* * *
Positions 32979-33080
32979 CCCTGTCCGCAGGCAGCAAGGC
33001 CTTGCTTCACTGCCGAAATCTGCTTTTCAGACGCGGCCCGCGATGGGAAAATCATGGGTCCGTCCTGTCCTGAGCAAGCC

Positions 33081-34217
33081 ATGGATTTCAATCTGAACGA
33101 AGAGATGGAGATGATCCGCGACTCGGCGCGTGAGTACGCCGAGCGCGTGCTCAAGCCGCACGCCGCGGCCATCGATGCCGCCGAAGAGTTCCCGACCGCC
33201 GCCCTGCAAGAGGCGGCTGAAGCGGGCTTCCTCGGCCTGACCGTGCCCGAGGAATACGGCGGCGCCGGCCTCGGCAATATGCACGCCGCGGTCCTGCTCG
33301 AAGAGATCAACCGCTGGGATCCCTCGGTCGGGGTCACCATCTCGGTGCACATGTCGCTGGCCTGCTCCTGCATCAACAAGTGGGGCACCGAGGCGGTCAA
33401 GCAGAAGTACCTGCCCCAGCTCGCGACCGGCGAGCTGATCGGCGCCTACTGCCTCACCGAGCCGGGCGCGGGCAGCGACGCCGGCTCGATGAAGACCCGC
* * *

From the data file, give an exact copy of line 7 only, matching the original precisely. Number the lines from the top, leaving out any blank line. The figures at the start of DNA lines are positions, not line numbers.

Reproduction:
33201 GCCCTGCAAGAGGCGGCTGAAGCGGGCTTCCTCGGCCTGACCGTGCCCGAGGAATACGGCGGCGCCGGCCTCGGCAATATGCACGCCGCGGTCCTGCTCG